Most of us can name our role models, including, if not especially, our favorite visionary thinkers. Their ideas resonate. They speak, and it all makes sense. So when Margaret Wheatley shared her doubts on our ability to influence social change and social innovation on a large scale, it was more than a wake-up call for me. It was more like a bucket of ice water.

Sure, it makes sense to hedge on our boldest forecasts. But should we conclude, as Wheatley has done, that there’s no evidence for lasting social change?

Let’s challenge that.

Listen to her 2013 interview or skim the transcript .. posted on i-Open courtesy Betsey Merkel, and shared on Twitter by my friend Bruce Watluck. Wheatley’s concern centers on the ubiquitous psychological resistance to change that she repeatedly encounters in her work. It’s a resistance fueled by powerful cultural forces that feed on self-interest and narcissistic thinking. We can see evidence of this everywhere, of course. We can see it in our ads, as she says, as well as in our sports and in our leaders. It’s a sobering message.

She’s left a door open. Some light still shines through, offering some hope. Wheatley acknowledges three fundamentals that remain in her work and her vision:

  • Strong relationships based on trust
  • Deeper thinking in teams, creating “islands of sanity”
  • A personal practice of reflection

So she hasn’t abandoned efforts to inspire, or to guide deeper meaning. She still talks of embracing and advancing the human spirit. But I’m afraid the elephant is still in the room.

Let’s not retreat on the scale of what’s possible. There’s too much at stake. Education. Healthcare. Energy. It’s a long list. So let’s ask this ..

How long should social innovation take? It’s certainly not overnight. And with extended timeframes, the critical element of resilience .. our ability to sustain visionary leadership .. comes into play. It’s interesting she has written on a parallel theme, perseverance.

From what I’ve read about culture and prevailing paradigms, I think it’s likely that social change would be best measured in decades, at a minimum. The larger the ecosystem, the longer change will take. The more entrenched the social conventions, the longer it will take to unwind them and to develop new ones. A few examples of decade-plus emergent innovation I’ll offer as evidence: the transformation of IBM from hardware to software (10-15 years), the American Revolution (50-60 years), and the global Human Rights movement (100 years plus). Each of these studies in social change took a long time to happen. Each was more fragile and difficult to achieve with scale.

Yet all these examples led to lasting ecosystem change. We can trace evolution from important initial conditions, strong and persistent local catalysts, environments that allowed new rule systems to emerge and to ultimately survive. These are features of a complex social system, one that learns and adapts.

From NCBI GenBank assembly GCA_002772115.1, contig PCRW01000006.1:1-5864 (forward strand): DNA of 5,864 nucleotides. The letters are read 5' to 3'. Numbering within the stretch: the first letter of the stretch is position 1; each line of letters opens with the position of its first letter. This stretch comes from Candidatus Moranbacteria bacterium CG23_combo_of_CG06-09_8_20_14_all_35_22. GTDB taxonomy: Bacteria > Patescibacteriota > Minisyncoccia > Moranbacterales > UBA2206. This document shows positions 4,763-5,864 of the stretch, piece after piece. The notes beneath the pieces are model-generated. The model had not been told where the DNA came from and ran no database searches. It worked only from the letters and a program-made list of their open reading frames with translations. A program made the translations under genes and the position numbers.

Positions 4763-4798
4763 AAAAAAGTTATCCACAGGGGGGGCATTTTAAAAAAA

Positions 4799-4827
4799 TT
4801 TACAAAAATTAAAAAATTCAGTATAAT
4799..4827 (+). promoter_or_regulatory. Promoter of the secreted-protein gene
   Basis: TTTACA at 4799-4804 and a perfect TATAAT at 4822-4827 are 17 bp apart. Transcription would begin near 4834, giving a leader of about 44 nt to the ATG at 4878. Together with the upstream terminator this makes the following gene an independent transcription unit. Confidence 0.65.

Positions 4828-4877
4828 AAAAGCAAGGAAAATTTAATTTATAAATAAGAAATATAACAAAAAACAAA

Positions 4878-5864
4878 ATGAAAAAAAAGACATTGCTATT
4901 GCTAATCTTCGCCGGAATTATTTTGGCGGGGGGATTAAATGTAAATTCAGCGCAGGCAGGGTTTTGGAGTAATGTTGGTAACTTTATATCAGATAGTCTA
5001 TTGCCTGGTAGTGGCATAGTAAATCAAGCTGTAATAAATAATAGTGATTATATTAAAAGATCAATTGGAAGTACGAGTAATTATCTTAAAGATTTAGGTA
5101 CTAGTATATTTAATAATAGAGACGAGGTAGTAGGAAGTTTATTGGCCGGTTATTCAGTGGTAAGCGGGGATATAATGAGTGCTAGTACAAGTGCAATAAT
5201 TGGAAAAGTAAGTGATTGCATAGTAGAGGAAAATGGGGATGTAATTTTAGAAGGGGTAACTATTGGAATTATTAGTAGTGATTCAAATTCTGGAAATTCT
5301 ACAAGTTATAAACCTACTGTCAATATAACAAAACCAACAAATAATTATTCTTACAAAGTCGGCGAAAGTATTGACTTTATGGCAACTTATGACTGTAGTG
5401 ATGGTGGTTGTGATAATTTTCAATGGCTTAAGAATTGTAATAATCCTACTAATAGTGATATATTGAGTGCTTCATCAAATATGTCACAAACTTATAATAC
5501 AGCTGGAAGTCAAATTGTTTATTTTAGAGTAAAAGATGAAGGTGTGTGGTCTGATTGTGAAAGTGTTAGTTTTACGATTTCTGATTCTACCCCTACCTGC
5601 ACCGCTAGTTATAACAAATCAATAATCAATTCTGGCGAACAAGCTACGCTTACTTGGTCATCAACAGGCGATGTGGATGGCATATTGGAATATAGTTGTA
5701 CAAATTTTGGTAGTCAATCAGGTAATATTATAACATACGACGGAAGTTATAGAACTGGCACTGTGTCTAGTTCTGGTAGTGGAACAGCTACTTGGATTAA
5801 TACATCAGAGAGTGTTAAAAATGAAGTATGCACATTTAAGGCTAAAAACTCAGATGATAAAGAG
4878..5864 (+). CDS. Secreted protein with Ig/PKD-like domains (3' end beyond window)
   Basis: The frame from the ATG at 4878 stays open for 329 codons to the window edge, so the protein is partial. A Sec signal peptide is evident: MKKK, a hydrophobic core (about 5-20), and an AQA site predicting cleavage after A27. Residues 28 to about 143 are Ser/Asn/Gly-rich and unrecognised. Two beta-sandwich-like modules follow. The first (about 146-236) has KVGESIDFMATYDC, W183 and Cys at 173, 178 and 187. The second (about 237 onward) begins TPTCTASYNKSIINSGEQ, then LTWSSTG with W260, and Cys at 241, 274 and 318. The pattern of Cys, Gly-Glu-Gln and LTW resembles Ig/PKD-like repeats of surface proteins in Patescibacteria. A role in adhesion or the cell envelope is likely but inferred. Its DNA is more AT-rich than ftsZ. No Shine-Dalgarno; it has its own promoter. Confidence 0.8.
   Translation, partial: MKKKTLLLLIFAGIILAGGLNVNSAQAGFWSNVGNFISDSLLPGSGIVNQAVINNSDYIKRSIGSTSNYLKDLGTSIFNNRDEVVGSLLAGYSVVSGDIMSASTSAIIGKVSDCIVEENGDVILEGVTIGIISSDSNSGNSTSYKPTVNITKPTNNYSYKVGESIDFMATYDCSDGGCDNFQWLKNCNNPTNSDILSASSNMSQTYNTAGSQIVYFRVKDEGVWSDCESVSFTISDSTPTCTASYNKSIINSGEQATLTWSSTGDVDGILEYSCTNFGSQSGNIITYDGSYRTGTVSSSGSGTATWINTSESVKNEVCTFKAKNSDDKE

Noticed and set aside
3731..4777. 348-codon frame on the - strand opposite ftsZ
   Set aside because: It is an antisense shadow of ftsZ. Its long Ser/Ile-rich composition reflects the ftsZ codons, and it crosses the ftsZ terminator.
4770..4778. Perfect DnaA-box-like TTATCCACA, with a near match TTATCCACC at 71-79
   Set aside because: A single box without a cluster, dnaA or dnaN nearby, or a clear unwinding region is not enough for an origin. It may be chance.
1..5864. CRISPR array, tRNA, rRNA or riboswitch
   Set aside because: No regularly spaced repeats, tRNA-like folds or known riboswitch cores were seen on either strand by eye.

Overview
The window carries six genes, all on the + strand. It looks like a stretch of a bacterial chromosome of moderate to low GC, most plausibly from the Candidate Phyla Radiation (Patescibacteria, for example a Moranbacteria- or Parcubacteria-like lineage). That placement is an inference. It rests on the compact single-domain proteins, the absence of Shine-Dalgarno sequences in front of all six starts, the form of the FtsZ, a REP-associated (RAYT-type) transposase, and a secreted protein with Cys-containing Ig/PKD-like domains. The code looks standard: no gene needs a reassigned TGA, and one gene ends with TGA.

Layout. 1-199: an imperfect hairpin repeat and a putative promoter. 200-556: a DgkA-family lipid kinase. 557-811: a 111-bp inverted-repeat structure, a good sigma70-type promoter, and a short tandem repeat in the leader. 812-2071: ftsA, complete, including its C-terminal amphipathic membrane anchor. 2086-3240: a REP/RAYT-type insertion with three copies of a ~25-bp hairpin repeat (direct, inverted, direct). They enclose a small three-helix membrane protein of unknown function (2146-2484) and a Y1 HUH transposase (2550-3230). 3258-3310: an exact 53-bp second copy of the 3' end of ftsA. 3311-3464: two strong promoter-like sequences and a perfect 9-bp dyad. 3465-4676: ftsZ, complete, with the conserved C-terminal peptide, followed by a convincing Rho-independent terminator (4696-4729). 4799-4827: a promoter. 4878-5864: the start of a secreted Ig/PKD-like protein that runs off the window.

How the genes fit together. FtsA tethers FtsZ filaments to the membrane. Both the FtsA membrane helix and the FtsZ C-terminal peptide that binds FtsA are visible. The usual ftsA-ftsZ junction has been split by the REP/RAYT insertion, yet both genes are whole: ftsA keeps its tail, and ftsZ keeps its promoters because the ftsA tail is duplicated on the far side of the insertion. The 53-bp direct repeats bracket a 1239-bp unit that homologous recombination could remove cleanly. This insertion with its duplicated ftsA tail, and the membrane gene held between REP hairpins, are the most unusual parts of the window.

I believe emergent innovation is possible. If I’m right, we’ll have to be patient. We’re wise to start small, and build slowly. Ultimately, as our innovation expands, we’ll have to lead with incredible resolve, operating within and among strongly connected, resilient, and well-aligned communities. And we’ll have to have the long term view.

For our #cdna chat at 8pm ET on MON 9/15, let’s take apart Meg Wheatley’s arguments and my own, to see what we might make of them.

  • Q1. Is social innovation dead? oversold? not fully baked? or misunderstood?
  • Q1(b.) [emergent] Are social change and social innovation interchangeable in the context of this frame?
  • Q2. What are your views on our ability to influence change in social settings (e.g., culture)?
  • Q3. [emergent] What is your sense of Wheatley’s concerns re: cultural resistance?
  • Q4. How does the time dimension factor into our chances? Can we accelerate our desired change?
  • Q5. What are the fundamental drivers in the discussion of social change?

I’ll bring an open mind to this, as always. But so far, I’m holding out for possibility. I have a deep conviction in our ability to make things better. Let’s discuss it.

Roughly once a month, a small but growing group of independent thinkers comes together around hashtag #cdna to unpack social learning and the nuances of intentional collaboration. It seems we always take a little something home. Given time, we may just come up with some new rules ..

Join the conversation using http://tweetchat.com/room/cdna .. simply sign-in with your Twitter account, and authorize the app ..

Hope to see you there !!

Chris (aka @sourcepov)

___

Related reading:

  • Thomas Kuhn, The Structure of Scientific Revolutions (1962).
  • Margaret Wheatley, A Simpler Way (1996).
  • Margaret Wheatley, Leadership and the New Science (2006).
  • John Miller and Scott Page, Complex Adaptive Systems (2007).
  • Chris Jones, The DNA of Collaboration (2012).

Patterns: Are They Keys to Unlock Deeper Learning?

Thinking in Patterns: Can they help us unlock deeper learning?

Thinking in Patterns: It’s not all that hard.  But what more can be learned by looking at the relationships between things?